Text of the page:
Irrigation water prices have tumbled to their lowest level in three years, following useful summer rain.
H2OX business development manager Craig Feuerherdt said water prices were well down on last season, across all systems.
Prices were sitting on $50-$100 a megalitre for the first time since February 2018.
"Prices have been driven by good seasonal determinations, mild conditions and decent rainfall," Mr Feuerherdt said.
"The volume of allocated, but unused, water is very high.
"Even when considering a large autumn watering program, a significant volume of unused water will remain at the end of the season."
He said H2OX anticipated prices would remain steady for the next few weeks, before softening as the end of the season approached.
KeyWater's Anthony McCloskey said the price appeared to be holding.
"There is a very good chance intervalley trade will reopen from the Murrumbidgee, and the Goulburn is expected to open again, if not this month, next month," Mr McCloskey said.
"Rain is obviously an important part of it, sentiment plays a role; when people think its going to rain, they ease off on their buying regardless of whether it rains or not."
He said it had been a "kind" spring and summer, so that water use may have been lower than anticipated.
"There is a pretty good balance between supply and demand at the moment," he said.
The cost could affect carryover.
"The amount of water around seems to be limiting the amount of carryover space, or perhaps the price of water means people are happy to carry it over, rather than rent their carryover space," he said.
The amount of water available, and its affordability, flowed back into communities.
"Money is being earned on farm; there was a good winter crop and that has limited the amount of summer crop that went in," he said.
"A lot of country that might have gone into fodder or corn hasn't."
The Murray-Darling Basin Authority said the southern Basin had experienced a wetter than average summer so far due to La Nina.
MDBA head of river management Andrew Reynolds said in early February, northern storages were sitting at 28 per cent full, while southern dams held 57pc.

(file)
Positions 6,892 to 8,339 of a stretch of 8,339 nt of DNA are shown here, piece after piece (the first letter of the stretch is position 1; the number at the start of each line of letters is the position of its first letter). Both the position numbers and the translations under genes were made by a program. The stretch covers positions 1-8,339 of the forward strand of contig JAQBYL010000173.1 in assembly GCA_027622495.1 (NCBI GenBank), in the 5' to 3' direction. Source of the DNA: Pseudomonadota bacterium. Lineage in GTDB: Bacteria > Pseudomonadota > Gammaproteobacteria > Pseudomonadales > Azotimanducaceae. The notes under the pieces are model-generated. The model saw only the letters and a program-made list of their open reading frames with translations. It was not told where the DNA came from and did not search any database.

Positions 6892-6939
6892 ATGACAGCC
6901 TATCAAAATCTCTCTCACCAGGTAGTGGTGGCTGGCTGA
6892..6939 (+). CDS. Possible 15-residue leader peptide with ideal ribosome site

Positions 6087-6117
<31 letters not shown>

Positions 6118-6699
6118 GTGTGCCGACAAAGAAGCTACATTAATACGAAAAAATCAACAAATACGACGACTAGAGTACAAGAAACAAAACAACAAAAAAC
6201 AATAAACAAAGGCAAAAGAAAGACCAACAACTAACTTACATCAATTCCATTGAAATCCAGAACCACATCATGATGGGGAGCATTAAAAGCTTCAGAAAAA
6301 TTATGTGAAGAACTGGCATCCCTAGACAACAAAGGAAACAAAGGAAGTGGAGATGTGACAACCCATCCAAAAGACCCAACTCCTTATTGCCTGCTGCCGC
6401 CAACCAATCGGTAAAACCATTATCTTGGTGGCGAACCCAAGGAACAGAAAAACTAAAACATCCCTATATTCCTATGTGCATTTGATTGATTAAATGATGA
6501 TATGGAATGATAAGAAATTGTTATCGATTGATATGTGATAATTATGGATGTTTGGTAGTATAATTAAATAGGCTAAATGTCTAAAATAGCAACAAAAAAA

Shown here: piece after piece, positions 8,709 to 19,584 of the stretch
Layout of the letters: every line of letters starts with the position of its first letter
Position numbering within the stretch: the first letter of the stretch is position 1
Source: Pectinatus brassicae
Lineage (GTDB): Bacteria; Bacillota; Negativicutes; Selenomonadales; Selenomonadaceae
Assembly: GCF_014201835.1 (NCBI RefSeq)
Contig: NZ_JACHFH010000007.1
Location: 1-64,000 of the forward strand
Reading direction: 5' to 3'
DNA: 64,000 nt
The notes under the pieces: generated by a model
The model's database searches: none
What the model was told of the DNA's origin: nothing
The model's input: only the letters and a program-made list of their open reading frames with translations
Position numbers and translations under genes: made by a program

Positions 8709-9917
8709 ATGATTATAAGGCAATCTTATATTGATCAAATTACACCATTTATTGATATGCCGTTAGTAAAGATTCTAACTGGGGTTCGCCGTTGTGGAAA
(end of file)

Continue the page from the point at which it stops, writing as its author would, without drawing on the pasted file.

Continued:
Mr Reynolds said because of the unseasonal summer rain that the southern Basin had received, the risk of a delivery shortfall was now considered low but would remain a serious watch point in years to come.
Tongala irrigator Peter Hacon said low water prices gave producers a chance to reduce losses and get back into the black.
"It's in that middle area, where it is almost viable for cereal growers to look at," Mr Hacon said.
"If it corrected a bit more, it would bring them back in a more major way.
"But it gets to a point, while it's reasonable price now for some commodity production, will they then bank it at that price?"
He said some producers might want to hold it against low security.
"We don't want to get it to the stage where people are gaming the system, banking water, by buying it at that price and hoping it will be dearer next year," he said.
"The current rules we have at the moment don't stop that happening."
He said irrigators would hold back if they felt there would be an autumn rain.
"It's trending in the right direction for agricultural production," he said.
"So what we need to do is make sure it goes towards agricultural production, rather than those speculators wanting to game the system.
"We need policy when it gets to these price levels to ensure it can be used for agriculture."
Bridget Goulding, Katunga, said the price was "fantastic" for her Holstein dairy operation.
"My husband Tim and I are dairy farmers and do buy a lot of our water," Ms Goulding said.
"It's great for us, but for those speculating, it will be a bit ordinary and quite rightly that's how it should be."
She said for every milk producer, six to nine people were employed in ancillary industries.
"Everything will get started up for autumn," she said.
"At the right price, and done correctly, the cheapest feed is always grass.
"The cheapest water, unless it's rainfall, should be water through your wheel."
Ms Goulding said the farm would be sown to annual ryegrass and grazing oats.
"It will be what we normally do, but water will be a more favorable price," she said.
"Water is not a commodity to be treated like the stock market and to make big money out of, water is for growing food and keeping communities alive."
She said they might also increase their 150-strong herd.